Oh yes, I said I would mention the first film again. Machete is a film I was excited for at the time, but was left with a less glowing reaction than expected. Like Machete Kills, the first film suffered from being too long, having too many characters, and too much plot. With that said, Machete actually had something to say, as it took some light satirical stances on immigration policies and controversies surrounding the Mexican border. Machete Kills lacks this extra level of subtext and that is not necessarily troublesome, but seems to signify how much screenwriter Kyle Ward does not seem to care about what takes Machete beyond just being a silly action movie. Look at this sequel as something like the Austin Powers sequels, which abandoned being actual parodies mixed with having something to say and more of an excuse to be a joke machine, with little regard to relevancy. I do not need great art from these films, but when the fun stops, having something to latch onto does seem important and I can’t say that really happened this time around.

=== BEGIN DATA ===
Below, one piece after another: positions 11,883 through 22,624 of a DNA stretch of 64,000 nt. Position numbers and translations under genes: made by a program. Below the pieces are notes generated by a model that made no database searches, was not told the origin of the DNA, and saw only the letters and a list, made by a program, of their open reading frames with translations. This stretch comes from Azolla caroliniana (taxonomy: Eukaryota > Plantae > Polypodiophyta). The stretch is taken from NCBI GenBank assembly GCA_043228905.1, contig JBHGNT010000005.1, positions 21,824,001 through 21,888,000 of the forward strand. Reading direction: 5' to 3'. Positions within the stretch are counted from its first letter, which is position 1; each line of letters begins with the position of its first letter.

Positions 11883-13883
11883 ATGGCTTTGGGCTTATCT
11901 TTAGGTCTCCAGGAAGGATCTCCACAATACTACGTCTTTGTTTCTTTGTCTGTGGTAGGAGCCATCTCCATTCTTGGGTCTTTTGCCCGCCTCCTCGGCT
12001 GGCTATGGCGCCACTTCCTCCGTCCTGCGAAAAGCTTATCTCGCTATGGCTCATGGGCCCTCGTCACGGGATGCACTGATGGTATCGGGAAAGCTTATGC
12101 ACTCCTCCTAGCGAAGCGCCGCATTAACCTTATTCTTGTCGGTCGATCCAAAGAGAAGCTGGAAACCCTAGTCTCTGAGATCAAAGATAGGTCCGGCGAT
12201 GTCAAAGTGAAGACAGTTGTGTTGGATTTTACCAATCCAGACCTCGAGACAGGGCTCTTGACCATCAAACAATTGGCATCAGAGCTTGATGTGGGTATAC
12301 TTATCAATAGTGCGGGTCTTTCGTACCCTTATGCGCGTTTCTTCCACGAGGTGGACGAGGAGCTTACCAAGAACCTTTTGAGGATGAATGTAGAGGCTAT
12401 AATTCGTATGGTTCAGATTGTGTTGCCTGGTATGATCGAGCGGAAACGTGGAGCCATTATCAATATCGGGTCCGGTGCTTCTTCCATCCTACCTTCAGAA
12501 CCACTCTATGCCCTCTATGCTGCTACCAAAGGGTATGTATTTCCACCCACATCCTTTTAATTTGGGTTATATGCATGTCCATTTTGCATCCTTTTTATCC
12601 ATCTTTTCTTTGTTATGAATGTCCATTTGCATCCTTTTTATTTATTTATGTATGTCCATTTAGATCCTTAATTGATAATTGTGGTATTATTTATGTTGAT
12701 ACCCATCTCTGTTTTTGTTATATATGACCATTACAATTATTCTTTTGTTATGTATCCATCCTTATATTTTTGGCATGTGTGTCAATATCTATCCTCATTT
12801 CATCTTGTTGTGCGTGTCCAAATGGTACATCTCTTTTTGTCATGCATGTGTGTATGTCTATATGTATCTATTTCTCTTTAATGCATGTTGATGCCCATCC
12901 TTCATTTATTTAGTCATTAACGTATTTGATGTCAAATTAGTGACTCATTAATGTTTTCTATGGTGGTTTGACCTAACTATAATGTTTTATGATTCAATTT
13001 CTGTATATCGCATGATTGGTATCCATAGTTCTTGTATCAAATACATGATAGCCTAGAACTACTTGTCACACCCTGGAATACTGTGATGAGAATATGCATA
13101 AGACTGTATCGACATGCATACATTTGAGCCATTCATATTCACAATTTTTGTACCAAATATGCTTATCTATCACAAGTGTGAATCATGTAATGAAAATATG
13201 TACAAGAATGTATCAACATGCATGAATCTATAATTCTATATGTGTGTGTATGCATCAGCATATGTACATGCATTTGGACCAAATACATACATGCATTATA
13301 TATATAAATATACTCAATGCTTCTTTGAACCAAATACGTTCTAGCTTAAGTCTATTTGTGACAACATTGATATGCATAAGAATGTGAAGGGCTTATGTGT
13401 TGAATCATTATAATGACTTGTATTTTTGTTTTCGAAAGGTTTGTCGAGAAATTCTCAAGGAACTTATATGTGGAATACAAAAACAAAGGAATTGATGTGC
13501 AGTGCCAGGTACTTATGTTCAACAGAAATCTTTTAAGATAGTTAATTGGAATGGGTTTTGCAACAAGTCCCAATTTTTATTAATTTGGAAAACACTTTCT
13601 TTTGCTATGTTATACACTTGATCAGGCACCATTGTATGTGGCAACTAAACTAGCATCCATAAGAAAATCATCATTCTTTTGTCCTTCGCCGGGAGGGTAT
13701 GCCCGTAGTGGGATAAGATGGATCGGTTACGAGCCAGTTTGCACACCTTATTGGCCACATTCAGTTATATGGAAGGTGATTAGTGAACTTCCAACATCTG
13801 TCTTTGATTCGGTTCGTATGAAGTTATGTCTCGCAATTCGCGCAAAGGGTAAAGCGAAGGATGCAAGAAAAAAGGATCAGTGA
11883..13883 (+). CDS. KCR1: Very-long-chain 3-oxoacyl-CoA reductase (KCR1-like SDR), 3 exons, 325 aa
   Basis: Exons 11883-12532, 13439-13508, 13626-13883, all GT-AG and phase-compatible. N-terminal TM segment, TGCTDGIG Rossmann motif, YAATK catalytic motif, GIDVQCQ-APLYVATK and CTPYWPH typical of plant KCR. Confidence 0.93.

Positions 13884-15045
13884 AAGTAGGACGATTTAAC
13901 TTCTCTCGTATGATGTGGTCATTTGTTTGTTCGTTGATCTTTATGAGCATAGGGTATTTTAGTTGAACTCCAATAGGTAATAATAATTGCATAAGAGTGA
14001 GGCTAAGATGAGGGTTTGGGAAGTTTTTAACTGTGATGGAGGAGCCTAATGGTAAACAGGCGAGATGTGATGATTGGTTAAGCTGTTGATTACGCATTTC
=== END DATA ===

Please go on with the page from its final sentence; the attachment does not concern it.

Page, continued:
Instead, the film is filled with stunt casting and goofy sequences. That is fine for a one time watch, but the real interesting thing is how Rodriguez has practically bridged the two sides of his career. By this, I am referring to his ability to make these hard-R action films (Desperado, From Dusk Til Dawn) and his family-friendly kids films (The Spy Kids series). Machete Kills is most definitely an R-rated film (though surprisingly pretty lax in sexual content, which may displease some folks, but also a near point in pride, given how female-heavy this film is and how in control they mostly all are), but it does play like a colorful comic book in a lot of ways, which essentially satisfies a young teenage boy. Does this film have or need to have role models? Not necessarily, though Machete does go out of his way to harm only those who are a threat, but it doesn’t feel like an irresponsible mash up of violence either.